• “Continuing to maintain the right balance of functionality between the freely downloadable open core and the commercial extensions is both art and science. It’s critical to get that right so the model continues to grow and advance.”
  • .

  • “Number one [challenge] is differentiation between core and commercial versions. If core is good enough, your commercial sales will be impacted.”
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    There is much more detail on sales and marketing for open source in Jay’s report, including the survey results, vendors profiles, and best practices for commercial and community sales and marketing strategies. More details here.

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    #1 Brian Prentice on 04.01.10 at 6:37 am

    Good insight Matt. I’d just add one observation. Ten years ago we were hearing a similar story from many SaaS vendors. But if you look at them today they’ve staffed up with expensive direct sales forces, alliance teams to manage the wide array of partnerships and added big marketing expenditure. There’s still a lot of water to go under the bridge but the benefits that open core providers advocate in saving S&M may be more a function of where they are in the business cycle than anything tied to their “business model,”

    #2 Matthew Aslett on 04.01.10 at 6:41 am

    Thanks Brian – good point on business cycle as well.

    #3 Doug Moran on 04.01.10 at 11:30 am

    Hey Matt,

    I’d like to add an interesting observation about competing with the core product. That was a big complaint from our sales people in the past. As time goes on, we see more and more of those “losses” turn into wins. The common reasons are that the project has grown to be more critical to the company, a new project comes on line, the cost of paying an FTE to support the software goes too high, the list goes on.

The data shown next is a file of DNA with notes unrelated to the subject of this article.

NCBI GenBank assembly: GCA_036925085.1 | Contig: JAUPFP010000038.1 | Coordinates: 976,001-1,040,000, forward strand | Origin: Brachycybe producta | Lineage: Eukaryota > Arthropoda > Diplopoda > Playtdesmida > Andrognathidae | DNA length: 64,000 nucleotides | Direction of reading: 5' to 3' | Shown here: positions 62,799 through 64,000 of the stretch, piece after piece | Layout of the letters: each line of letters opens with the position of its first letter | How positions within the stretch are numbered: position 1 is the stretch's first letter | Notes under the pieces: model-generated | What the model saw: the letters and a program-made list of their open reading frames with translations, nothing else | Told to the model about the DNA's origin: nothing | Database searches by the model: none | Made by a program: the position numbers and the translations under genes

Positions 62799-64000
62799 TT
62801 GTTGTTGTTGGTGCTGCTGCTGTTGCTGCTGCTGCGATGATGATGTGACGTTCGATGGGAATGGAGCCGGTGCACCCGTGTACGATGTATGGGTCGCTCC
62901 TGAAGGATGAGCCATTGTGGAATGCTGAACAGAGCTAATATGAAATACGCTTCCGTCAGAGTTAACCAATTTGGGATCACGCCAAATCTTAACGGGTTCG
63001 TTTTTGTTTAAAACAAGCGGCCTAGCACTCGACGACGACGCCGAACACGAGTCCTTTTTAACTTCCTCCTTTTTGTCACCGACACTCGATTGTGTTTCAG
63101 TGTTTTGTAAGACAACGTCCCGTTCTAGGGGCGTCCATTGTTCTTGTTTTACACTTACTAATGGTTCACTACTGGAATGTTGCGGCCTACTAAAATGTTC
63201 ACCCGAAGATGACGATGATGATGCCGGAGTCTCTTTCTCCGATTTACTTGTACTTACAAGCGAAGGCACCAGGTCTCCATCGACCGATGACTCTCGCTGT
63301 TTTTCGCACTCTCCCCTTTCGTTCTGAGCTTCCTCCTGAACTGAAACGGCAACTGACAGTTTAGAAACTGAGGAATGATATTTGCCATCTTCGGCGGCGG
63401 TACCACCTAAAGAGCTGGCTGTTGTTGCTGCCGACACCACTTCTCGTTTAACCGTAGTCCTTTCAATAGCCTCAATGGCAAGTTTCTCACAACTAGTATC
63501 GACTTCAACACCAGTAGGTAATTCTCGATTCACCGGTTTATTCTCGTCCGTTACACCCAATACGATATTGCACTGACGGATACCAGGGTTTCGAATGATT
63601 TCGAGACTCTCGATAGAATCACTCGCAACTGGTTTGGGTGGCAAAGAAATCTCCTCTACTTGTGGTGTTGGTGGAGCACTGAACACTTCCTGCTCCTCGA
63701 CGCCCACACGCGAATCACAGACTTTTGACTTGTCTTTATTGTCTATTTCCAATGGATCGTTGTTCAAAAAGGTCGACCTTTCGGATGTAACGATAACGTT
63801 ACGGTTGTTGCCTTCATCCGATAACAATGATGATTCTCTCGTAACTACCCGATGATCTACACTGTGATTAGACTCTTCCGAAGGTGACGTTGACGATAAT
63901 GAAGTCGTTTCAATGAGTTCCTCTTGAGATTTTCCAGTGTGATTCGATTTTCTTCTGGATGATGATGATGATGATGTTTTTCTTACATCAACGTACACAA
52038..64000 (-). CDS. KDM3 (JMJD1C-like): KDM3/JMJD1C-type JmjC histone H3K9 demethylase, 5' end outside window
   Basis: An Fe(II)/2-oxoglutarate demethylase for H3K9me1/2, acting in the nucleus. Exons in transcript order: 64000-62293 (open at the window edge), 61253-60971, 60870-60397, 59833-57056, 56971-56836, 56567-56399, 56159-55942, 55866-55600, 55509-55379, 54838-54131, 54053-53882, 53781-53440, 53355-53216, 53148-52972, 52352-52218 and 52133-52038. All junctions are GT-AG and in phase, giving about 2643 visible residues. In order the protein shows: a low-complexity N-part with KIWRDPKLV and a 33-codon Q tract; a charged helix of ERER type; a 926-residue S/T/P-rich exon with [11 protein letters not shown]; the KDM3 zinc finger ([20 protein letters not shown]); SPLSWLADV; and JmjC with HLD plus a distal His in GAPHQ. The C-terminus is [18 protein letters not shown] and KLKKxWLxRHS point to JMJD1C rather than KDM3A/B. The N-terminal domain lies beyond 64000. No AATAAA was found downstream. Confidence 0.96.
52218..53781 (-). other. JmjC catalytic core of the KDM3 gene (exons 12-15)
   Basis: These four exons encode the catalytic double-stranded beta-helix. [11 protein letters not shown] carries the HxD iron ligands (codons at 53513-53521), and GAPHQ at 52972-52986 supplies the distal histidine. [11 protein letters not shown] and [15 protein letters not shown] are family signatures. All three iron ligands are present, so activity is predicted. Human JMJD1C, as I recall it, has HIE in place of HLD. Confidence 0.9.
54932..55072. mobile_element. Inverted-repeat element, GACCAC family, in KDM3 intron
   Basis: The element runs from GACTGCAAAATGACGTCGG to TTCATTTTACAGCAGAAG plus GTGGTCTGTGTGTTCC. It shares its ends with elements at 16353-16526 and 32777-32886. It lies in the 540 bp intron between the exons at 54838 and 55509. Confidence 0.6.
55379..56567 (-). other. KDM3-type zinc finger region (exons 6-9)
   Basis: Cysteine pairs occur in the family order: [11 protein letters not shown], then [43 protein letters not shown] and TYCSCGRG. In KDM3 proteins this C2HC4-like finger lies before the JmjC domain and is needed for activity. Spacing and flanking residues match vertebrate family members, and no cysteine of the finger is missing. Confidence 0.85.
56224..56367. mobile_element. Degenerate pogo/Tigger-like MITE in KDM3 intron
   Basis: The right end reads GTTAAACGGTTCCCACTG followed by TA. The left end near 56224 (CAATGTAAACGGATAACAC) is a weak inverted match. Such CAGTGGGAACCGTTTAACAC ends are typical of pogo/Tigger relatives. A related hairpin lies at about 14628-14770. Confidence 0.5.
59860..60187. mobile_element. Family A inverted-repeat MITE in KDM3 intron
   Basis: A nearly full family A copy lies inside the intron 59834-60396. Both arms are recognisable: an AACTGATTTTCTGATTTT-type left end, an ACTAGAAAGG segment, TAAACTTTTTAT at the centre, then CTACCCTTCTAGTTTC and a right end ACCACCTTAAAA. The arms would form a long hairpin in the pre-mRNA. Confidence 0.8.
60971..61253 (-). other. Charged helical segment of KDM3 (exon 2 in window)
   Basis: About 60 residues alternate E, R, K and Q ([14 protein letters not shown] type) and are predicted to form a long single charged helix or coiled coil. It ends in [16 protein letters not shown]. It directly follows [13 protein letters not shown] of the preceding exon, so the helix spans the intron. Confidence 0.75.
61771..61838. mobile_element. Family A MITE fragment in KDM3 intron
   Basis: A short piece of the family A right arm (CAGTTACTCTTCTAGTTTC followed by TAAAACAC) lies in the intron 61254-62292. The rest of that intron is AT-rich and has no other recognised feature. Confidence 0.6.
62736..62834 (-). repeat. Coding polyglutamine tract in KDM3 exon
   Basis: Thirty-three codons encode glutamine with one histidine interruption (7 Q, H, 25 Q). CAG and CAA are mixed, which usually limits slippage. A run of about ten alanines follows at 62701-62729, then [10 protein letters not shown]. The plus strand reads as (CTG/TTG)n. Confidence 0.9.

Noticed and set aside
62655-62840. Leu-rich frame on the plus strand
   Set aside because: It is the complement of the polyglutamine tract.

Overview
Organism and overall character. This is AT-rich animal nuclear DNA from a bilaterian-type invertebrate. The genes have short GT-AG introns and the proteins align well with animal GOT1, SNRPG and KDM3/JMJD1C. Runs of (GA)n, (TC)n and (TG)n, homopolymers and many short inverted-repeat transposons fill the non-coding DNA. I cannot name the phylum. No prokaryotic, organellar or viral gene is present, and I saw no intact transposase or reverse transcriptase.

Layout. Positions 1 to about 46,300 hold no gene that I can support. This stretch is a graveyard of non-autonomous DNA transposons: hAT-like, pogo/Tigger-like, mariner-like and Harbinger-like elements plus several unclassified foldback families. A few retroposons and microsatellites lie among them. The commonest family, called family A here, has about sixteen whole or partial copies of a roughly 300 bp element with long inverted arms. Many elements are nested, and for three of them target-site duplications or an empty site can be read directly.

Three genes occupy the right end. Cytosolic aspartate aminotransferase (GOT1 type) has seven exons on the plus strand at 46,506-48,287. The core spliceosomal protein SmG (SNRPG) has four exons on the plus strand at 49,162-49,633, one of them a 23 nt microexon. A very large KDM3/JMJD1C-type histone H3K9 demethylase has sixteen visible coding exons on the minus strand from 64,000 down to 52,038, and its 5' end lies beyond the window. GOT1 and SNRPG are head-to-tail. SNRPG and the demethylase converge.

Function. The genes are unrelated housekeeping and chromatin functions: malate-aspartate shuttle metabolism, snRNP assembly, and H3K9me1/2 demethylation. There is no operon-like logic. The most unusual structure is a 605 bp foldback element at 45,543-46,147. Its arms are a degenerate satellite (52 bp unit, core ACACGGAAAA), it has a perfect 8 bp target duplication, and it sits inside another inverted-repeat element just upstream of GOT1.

A perceived loss to the core product is much better for us than a real loss to a competitor. The customer has the benefit of being able to solve their problem early and can choose to move to the EE product when they can realize a real return on that investment. They get value sooner and we get a pipeline of future business. It does take time and patients to fill that pipeline and it is an incentive to make the core product high value. I believe the ratio of loss to core vs loss to competitor is an indicator of a good EE vs open balance. A truly crippled core product is unlikely to beat anybody.

    Doug Moran
    Pentaho Community Connection

    #4 Matthew Aslett on 04.01.10 at 12:26 pm

    Thanks for the insight Doug. I agree “a truly crippled core product is unlikely to beat anybody” and I think this is a lesson that has been learned by most vendors.

    #5 Eric Barroca on 04.01.10 at 5:33 pm

    Hi Matt,

    Thanks for this analysis. I’m very convinced of this: open source in itself does not reduce sales & marketing. The software and the web-enabled distribution model does.

    Started a comment to this post and to Brian’s one, but made a blog because both comment were growing and overlapping. 🙂

    Full post here: